To protect and maintain our native species, careful sustainable management and regulations are in place.
The harvesting of indigenous timbers in New Zealand is now confined to private lands.
Once the mainstay of New Zealand’s timber industry (until the 1950s, indigenous forests were the prime source of domestic timber requirements), the production of indigenous timber has declined.
This is mainly as a result of replacement by plantation timbers, the move to sustainable management of indigenous forests and, recently, because of competition from imported furniture.
Nonetheless, the ongoing sustainable management of private indigenous forests for timber is having substantial sectoral and conservation benefits that are:
The total production of timbers from sustainable sources is, in 2008, low.
About 25,000 m3 (standing tree volume) or less are felled annually, comprising podocarp like rimu, beech and tawa, all species that are high-quality furniture and finishing timbers.
There is an approved annual sustainable harvest of beech (particularly red and silver beech) that is significantly higher than the present national production of about 15,000 m3.
The indigenous forestry sector is keen to realise the potential of harvesting beech, and is proactive in advancing the sector, both with regard to forest management and timber processing and marketing.
For example, the ministerial Indigenous Forestry Advisory Group provides advice to the Minister of Forestry on issues facing the sector and promoting policy, management and technological advancements within the sector.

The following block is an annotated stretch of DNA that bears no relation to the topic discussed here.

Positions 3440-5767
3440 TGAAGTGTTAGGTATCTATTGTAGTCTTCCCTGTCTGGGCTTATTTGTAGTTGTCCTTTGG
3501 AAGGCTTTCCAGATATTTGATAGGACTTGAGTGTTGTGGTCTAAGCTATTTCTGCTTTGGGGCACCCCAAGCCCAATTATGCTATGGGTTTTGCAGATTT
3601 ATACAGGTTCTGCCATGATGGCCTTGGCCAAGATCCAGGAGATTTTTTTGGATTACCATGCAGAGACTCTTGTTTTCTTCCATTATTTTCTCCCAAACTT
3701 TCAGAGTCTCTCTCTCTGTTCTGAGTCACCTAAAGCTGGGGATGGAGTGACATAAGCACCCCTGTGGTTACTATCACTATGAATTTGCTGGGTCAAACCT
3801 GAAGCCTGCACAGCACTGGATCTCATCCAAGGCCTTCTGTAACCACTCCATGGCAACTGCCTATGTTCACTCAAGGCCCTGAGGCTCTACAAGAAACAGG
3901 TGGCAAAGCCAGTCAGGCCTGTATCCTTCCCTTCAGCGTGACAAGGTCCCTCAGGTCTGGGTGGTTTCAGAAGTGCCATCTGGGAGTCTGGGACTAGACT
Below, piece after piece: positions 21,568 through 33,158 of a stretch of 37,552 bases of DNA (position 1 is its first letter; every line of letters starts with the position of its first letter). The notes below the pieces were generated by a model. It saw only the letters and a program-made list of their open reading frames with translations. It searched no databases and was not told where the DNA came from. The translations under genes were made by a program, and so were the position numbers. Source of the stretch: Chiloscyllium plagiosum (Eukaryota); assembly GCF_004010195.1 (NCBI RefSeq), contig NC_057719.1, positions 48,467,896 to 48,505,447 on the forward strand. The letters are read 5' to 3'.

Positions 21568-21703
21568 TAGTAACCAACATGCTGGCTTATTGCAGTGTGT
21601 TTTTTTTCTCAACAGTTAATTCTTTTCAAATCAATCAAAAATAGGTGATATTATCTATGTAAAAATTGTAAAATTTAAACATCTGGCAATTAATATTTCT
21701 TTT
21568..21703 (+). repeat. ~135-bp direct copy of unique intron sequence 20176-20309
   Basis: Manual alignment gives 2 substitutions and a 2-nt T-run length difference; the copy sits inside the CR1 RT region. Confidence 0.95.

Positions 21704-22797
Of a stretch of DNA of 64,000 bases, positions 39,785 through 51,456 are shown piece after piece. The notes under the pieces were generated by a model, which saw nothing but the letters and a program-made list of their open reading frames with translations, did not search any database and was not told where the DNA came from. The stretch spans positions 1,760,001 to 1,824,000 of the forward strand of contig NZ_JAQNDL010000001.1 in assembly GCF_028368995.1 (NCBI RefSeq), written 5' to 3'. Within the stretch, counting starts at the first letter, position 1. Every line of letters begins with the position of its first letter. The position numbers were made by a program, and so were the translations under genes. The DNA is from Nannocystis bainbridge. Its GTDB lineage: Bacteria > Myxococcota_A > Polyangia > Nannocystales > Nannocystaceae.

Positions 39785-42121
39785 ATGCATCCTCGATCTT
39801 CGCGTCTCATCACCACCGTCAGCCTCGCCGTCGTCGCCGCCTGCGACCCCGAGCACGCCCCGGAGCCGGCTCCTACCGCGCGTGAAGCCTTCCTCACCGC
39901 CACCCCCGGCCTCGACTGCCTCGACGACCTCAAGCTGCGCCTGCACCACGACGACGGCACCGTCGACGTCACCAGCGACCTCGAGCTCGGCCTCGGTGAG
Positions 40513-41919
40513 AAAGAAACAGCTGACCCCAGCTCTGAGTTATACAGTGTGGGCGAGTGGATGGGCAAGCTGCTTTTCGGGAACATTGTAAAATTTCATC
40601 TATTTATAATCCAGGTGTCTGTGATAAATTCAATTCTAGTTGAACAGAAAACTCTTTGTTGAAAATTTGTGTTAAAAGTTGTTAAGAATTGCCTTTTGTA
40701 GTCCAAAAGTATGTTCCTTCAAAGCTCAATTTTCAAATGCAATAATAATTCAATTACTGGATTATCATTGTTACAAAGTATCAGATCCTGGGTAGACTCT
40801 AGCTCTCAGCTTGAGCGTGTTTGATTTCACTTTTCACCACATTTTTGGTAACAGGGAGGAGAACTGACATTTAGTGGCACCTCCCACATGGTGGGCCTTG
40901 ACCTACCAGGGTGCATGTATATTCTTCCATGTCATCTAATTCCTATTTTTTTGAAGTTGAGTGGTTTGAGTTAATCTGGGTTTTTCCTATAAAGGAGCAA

Of the 1 million ha of privately owned indigenous forest available for sustainable management, including the production of timber, perhaps one-third has potential for long-term management.
This is once forest with high protection values and priorities, significant natural areas, and forest with no or little commercial timber trees present, are taken into account.
As such, the indigenous timber sector in New Zealand will be small but unique, supplying top-end decorative and special-purpose timbers where utility timbers, like our ever-present pine, are unsuitable or inappropriate, or importantly there is an attractive alternative.
To this end, users should appreciate that New Zealand indigenous timbers now mainly come from sustainably managed forests, are produced in accordance with Part 3A of the Forests Act 1949 and are legal under New Zealand law.
The major indigenous tree species in these forests are beech (silver and red), rimu and tawa. Kauri, matai, totara, miro, black beech, hard beech, rewarewa, hinau and a range of other minor species are available intermittently.